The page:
Occasionally we publish guest articles from authors not affiliated with VSG. Opinions expressed in these articles are of the author’s and does not necessarily reflect mine. It is important to read other points of view. In this article, Tom Cleveland from the team at ForexTraders gives his take on what value investing principles should be noted going into the new year.
The final quarter of the year is finally upon us, a time for celebrating the year that has been and for preparing for the one to come. Amidst the holiday cheer, investors will traditionally focus upon their respective portfolios, dump their non-performers for tax benefits and look for ways to improve their returns going forward. For the long-term investor that trusts his value investing principles, it is easy to get caught up in the market frenzy that speculators salivate over, but picking new equity holdings in this frenetic environment will require more due diligence and research skill than in years past.
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The simple reason for the difficulty rests in the fact that many share values have been beaten down during 2011. Many apparent “bargains” may only be losers in disguise that will float to the top when your favorite screens are applied. The current year was filled with uncertainty, creating a high level of volatility and downdrafts based on pure speculation alone. Yes, corporate earnings were at high levels, but simple bottom fishing will not be enough to ferret out the true “gemstones” in today’s mix of potential winners.
Most experts agree that 2012 will be a continuation of the current year’s “weather”, primarily driven by the following three fundamental trends:
The European “malaise” will not go away any time soon. Major structural changes to the Eurozone treaty may take years to adopt. In the meantime, Europe will struggle to grow;
China and its Asian partners are in “cutback” mode, if ratcheting back from 9.5% GDP growth to 7.5% is worthy of that description. Focus in the region will be developing internal infrastructure while maintaining current export levels;
The United States is actually exhibiting signs of a stable economic recovery, but an election year is in the offing. As the world’s number one economy, it is our responsibility, after all, to lead the global economic recovery.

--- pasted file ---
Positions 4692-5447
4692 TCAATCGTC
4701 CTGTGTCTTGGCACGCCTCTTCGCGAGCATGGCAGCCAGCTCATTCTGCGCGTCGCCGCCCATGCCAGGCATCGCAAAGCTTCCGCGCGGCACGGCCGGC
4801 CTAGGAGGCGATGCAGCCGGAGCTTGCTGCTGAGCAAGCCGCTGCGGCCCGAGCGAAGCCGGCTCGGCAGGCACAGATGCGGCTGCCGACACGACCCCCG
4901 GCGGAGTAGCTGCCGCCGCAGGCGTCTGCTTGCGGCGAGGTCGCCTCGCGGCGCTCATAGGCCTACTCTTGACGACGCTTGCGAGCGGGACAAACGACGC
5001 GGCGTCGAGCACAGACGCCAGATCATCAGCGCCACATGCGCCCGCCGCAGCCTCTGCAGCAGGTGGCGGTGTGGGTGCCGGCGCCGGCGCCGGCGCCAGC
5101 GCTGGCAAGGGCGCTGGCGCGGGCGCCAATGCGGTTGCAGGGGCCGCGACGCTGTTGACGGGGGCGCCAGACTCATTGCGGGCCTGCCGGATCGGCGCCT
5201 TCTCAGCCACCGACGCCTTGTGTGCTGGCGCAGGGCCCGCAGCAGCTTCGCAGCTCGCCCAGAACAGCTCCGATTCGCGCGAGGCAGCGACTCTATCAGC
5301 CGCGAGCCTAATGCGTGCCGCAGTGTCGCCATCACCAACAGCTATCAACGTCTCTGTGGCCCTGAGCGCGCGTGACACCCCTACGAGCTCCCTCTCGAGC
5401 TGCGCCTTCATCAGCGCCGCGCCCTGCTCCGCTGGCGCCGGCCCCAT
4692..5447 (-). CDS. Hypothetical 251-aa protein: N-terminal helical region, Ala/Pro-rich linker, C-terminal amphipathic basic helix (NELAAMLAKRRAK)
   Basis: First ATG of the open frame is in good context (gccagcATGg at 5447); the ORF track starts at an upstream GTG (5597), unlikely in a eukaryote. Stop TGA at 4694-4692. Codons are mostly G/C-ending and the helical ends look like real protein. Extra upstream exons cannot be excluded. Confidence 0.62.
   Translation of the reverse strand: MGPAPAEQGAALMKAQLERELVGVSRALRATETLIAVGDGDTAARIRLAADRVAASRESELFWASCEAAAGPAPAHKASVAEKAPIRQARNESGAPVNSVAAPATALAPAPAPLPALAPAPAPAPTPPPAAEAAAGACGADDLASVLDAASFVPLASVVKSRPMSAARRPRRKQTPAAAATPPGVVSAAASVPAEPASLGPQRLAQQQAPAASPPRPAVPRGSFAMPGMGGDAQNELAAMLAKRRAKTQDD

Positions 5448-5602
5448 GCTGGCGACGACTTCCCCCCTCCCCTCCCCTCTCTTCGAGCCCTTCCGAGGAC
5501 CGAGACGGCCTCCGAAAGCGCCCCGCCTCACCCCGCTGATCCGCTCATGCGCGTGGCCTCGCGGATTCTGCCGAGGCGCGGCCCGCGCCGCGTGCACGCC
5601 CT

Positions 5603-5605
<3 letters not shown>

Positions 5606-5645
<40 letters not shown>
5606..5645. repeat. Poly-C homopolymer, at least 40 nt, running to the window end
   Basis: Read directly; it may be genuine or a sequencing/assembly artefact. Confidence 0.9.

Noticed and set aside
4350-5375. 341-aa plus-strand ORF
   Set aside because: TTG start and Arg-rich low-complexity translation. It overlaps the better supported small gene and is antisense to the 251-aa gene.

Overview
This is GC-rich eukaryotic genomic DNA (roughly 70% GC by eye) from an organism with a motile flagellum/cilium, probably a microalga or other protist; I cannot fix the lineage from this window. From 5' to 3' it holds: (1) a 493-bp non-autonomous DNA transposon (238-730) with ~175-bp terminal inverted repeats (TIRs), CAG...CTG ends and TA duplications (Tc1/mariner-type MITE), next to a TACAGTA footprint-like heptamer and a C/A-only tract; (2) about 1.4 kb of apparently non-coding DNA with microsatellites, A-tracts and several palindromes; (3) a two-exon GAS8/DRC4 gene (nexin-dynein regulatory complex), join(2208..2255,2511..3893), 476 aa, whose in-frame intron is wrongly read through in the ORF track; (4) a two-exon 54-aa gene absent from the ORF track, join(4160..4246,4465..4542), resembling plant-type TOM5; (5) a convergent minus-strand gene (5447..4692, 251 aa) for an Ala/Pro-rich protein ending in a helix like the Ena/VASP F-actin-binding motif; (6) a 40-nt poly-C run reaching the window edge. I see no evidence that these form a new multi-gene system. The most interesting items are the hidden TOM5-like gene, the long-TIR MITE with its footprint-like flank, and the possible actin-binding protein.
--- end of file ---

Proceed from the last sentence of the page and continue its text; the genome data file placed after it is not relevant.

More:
In this era of globalization, however, these three trends cannot operate independently. Global commerce is intertwined with interdependencies that few truly understand. The timing and coordination of these three factors could drastically distort the quest for profits in the medium term. We must remember that nearly 50% of the profits of our S&P 500 companies are derived from overseas, so very few companies are insulated from what happens on the global stage.
Within this backdrop, here are a few value investing principles to be mindful of:
Safety and Soundness First: When the seas are choppy, it is better to be in a bigger boat and one that has proven its mettle in the past. Look to major Blue Chip stocks for relief, especially the ones that pay high dividend yields on a consistent basis. Over 40% of the Dow Jones participants pay dividends in excess of 3%;
Screen Your Screen: Value investors will typically screen for companies based on share price ratios related to earnings, cash flows, and asset values, the idea being to select entities with track records for growing revenue and profits over a 5-7 year period. The second step becomes evaluating if the market value is significantly below “intrinsic” value, assuring a safety margin for acceptable future appreciation. The companies that appear today will also require additional research since the market is so turbulent. Compare your potential selections against their industry peers to ensure that they are truly values and not junk masquerading as quality;
Check the Technicals: Before you buy, do review technical indicators for prudent timing. Optimizing your entry point can produce sizable opportunity gains up front.